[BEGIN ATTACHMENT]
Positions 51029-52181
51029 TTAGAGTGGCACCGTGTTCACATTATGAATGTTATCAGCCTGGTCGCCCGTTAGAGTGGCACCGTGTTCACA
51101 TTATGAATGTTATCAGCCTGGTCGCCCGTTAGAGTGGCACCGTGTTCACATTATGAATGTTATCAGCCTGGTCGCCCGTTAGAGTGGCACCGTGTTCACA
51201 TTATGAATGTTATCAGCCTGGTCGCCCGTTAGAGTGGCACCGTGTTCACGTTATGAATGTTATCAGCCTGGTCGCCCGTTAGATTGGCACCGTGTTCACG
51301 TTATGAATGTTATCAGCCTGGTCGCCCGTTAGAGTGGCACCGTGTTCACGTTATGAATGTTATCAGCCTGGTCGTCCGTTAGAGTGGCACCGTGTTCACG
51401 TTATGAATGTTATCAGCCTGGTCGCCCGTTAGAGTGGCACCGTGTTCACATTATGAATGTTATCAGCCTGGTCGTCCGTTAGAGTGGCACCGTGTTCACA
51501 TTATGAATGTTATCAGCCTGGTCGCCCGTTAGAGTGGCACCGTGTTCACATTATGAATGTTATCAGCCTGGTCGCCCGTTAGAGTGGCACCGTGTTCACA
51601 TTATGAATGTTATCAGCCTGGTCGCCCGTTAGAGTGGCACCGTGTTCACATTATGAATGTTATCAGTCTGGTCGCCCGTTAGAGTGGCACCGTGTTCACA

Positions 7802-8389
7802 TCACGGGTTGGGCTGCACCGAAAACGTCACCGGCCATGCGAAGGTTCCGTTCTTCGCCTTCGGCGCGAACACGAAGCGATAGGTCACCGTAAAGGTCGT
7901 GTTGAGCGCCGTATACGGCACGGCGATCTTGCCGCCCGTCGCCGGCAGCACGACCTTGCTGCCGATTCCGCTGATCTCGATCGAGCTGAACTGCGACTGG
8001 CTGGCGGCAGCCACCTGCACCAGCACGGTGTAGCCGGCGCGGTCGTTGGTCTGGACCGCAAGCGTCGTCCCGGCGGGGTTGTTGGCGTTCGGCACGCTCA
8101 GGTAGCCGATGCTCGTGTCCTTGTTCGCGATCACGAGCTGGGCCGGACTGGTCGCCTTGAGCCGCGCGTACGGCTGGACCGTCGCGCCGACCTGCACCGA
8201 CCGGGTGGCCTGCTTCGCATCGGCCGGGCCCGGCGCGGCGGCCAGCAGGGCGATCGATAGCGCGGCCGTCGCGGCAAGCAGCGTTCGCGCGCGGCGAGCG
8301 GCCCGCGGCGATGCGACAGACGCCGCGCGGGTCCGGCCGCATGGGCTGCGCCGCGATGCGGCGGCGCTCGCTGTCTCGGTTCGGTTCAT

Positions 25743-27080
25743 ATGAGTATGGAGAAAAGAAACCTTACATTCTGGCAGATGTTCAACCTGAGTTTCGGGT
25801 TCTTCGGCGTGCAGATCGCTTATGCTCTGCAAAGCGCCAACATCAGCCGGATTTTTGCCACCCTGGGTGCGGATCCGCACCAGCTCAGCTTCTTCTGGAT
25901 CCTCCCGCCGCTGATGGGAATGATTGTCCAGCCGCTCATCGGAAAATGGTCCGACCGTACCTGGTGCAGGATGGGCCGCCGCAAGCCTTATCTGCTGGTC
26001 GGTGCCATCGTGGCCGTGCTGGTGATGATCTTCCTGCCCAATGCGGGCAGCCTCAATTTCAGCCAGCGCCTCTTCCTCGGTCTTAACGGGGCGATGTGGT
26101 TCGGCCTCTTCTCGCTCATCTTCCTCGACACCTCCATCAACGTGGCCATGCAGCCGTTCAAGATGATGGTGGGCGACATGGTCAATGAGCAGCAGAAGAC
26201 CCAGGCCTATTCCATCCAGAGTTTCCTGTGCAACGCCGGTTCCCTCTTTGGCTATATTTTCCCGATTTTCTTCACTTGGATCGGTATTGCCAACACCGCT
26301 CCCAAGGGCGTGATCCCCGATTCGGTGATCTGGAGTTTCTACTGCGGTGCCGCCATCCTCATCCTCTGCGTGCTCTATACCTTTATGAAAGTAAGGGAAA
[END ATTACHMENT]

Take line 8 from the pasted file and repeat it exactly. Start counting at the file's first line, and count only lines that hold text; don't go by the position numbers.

51601 TTATGAATGTTATCAGCCTGGTCGCCCGTTAGAGTGGCACCGTGTTCACATTATGAATGTTATCAGTCTGGTCGCCCGTTAGAGTGGCACCGTGTTCACA